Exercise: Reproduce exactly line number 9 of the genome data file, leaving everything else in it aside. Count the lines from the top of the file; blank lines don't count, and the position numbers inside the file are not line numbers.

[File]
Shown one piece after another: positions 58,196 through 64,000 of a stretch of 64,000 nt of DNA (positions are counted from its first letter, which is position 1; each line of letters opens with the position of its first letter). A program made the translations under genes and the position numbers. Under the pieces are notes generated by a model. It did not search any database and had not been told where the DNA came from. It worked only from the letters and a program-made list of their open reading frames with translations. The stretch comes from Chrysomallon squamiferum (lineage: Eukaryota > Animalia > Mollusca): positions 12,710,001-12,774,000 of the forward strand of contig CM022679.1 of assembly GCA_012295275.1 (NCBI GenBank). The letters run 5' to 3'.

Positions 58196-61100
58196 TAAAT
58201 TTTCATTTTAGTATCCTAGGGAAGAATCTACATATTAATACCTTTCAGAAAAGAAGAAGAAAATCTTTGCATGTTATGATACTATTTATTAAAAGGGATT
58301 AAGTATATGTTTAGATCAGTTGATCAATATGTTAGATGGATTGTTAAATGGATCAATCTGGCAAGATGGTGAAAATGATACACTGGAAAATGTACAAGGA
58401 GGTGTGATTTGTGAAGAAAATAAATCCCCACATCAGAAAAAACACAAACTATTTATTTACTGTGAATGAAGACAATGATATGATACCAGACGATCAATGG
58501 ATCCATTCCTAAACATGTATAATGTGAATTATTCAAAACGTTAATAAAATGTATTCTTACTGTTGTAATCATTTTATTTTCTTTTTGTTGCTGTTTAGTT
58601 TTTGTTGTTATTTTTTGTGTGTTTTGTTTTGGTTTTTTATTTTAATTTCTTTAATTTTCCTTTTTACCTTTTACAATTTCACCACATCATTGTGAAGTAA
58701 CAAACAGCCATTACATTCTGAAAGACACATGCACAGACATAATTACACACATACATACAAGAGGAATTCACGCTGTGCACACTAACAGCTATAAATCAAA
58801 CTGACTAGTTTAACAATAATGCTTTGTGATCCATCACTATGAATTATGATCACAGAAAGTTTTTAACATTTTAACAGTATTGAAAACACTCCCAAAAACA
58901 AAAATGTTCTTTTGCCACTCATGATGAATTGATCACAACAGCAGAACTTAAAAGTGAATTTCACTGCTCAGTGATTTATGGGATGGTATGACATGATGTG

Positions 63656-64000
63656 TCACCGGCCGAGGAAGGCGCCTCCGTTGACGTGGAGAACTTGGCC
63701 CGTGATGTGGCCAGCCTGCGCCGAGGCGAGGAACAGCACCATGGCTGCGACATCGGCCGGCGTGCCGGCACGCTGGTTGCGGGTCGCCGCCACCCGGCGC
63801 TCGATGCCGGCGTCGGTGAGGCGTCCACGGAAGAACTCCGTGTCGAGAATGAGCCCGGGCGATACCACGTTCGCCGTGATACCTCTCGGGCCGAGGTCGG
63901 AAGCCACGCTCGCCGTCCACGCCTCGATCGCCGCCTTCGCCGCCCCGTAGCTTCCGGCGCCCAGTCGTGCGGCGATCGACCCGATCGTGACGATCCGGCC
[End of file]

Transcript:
58701 CAAACAGCCATTACATTCTGAAAGACACATGCACAGACATAATTACACACATACATACAAGAGGAATTCACGCTGTGCACACTAACAGCTATAAATCAAA